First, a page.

California passes law to allow human composting



California has become the latest state to offer its residents an eco-friendly, albeit unorthodox, option for their remains after death: composting.

Governor Gavin Newsom signed the bill into law last Sunday, according to a press release from the bill’s author, state Deputy Cristina Garcia.

The process is officially called “natural organic reduction” and involves “promoting a gentle transformation into nutrient-rich soil, which can then be returned to families or donated to conservation land,” the statement explains.

Natural organic reduction is less harmful to the environment than the other two legal options (cremation and burial), according to the release. Burial can allow chemicals to seep into the ground, and cremation requires burning fossil fuels and releasing carbon dioxide.

The law will not come into force until January 2027, according to the text of the bill. The law states that the Cemetery and Funeral Office, a subdivision of the Department of Consumer Affairs, will develop regulations for facilities performing the process.

In the release, Garcia called natural organic reduction “an alternative method of final disposal that will not contribute emissions to our atmosphere and will actually capture CO2 in our soil and trees.”

“If more people participate in bioreduction and tree planting, we can help reduce California’s carbon footprint,” she said. “This bill has been in the works for three years and I am very happy that it has been signed into law. I look forward to continuing my legacy of fighting for clean air by using my shrunken leftovers to plant a tree.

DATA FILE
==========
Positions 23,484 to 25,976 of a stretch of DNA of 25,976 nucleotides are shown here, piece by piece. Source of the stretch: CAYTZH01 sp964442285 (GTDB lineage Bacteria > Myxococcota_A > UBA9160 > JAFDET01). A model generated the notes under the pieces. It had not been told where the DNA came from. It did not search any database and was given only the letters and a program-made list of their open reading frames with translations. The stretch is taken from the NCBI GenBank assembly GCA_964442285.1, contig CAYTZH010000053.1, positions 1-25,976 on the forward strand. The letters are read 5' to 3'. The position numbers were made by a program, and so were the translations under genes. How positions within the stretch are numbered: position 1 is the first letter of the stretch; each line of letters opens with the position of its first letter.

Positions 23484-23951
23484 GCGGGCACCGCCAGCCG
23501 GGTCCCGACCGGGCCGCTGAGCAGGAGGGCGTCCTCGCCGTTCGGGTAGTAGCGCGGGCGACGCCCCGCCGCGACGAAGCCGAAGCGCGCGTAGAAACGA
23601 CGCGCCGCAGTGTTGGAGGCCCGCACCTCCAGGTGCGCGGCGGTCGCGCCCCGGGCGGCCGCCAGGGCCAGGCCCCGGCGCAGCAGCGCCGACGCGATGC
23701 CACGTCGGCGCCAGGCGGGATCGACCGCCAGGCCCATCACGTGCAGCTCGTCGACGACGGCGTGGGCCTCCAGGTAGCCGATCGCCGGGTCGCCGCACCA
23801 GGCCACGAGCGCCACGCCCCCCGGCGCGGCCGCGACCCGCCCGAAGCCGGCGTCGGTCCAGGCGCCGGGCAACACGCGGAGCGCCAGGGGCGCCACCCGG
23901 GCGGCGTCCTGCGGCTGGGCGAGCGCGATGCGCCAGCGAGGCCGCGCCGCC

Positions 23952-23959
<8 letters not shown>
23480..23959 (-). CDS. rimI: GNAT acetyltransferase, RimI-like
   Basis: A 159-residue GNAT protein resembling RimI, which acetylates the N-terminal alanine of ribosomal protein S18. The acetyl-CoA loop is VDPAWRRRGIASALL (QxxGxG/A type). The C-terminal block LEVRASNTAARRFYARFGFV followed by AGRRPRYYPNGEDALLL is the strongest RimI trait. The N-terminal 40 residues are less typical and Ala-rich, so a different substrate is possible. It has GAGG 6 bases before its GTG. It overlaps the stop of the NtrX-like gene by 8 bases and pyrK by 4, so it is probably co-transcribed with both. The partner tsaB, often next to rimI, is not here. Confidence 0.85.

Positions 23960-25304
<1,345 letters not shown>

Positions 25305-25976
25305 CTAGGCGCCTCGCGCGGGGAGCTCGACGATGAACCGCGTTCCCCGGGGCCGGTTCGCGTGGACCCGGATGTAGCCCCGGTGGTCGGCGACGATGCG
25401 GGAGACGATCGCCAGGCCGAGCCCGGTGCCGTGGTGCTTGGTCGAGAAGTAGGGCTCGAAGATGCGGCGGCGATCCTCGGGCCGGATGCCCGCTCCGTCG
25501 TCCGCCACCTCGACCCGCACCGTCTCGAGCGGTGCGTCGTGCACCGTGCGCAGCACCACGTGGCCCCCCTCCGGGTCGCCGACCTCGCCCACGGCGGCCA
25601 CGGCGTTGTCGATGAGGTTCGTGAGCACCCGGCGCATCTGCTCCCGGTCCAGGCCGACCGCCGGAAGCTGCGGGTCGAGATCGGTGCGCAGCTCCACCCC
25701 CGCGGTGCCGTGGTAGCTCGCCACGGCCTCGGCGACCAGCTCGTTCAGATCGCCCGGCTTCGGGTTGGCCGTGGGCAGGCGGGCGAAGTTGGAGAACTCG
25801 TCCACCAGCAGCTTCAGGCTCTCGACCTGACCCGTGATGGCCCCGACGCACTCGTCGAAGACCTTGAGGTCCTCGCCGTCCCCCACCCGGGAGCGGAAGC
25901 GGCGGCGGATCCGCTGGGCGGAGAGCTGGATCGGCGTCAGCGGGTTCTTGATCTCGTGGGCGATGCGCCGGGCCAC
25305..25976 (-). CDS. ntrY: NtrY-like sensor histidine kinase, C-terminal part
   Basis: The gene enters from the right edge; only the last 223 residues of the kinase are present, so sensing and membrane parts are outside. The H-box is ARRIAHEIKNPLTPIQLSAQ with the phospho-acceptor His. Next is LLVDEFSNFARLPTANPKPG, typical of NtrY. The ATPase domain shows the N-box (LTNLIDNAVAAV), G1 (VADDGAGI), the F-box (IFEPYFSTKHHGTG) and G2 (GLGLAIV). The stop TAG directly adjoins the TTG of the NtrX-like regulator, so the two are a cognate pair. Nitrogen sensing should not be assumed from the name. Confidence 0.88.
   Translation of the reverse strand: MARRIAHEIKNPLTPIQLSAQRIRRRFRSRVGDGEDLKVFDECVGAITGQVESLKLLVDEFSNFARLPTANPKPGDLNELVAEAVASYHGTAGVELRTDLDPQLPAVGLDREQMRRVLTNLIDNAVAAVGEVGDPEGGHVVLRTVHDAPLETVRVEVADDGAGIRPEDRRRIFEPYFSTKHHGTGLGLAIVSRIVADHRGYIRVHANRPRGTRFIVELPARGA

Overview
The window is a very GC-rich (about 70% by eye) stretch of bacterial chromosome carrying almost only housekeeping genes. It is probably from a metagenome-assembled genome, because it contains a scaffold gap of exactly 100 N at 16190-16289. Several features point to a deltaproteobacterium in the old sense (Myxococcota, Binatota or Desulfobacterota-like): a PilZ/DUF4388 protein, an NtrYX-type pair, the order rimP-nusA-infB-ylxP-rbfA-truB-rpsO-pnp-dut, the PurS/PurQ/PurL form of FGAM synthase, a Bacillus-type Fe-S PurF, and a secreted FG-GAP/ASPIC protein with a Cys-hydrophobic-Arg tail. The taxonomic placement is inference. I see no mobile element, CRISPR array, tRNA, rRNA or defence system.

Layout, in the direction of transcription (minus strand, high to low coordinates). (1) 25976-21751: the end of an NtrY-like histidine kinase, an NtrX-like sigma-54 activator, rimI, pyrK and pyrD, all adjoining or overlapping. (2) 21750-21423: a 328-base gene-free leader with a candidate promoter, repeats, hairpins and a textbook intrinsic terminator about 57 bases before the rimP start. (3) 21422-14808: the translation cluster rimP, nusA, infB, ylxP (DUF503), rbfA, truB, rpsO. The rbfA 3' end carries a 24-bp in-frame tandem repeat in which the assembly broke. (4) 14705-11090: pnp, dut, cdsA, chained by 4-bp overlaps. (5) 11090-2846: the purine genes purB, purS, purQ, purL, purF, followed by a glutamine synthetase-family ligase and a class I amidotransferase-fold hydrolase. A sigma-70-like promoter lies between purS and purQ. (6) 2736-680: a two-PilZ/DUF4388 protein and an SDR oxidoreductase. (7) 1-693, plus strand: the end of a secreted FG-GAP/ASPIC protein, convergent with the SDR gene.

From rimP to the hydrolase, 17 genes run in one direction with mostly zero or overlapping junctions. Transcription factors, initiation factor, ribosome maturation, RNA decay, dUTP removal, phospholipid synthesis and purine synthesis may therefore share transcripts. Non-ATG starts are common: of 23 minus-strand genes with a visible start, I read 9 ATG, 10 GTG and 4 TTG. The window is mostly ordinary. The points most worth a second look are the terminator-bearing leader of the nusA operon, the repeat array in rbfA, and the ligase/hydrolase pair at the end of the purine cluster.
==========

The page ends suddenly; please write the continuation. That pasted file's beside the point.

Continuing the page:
Recompose, a company that has been offering natural organic reduction services since 2020, also welcomed the law in the statement.

“Recompose is thrilled that nature-based death care options in California have expanded,” the company’s CEO and founder, Katrina Spade, said in the release. “Natural organic reduction is safe and long-lasting, allowing our bodies to return to the earth after we die.”

According to the Recompose website, natural organic reduction works much like composting your vegetable scraps. The body is placed in a container with wood shavings, alfalfa and straw. For a month, the microbes work to break down the body into a cubic meter of soil, which can then be used in a loved one’s garden or anywhere else.

Washington became the first state to legalize so-called “human composting” in 2019. Lawmakers also cited the ecological benefits of reduction over burial and cremation.


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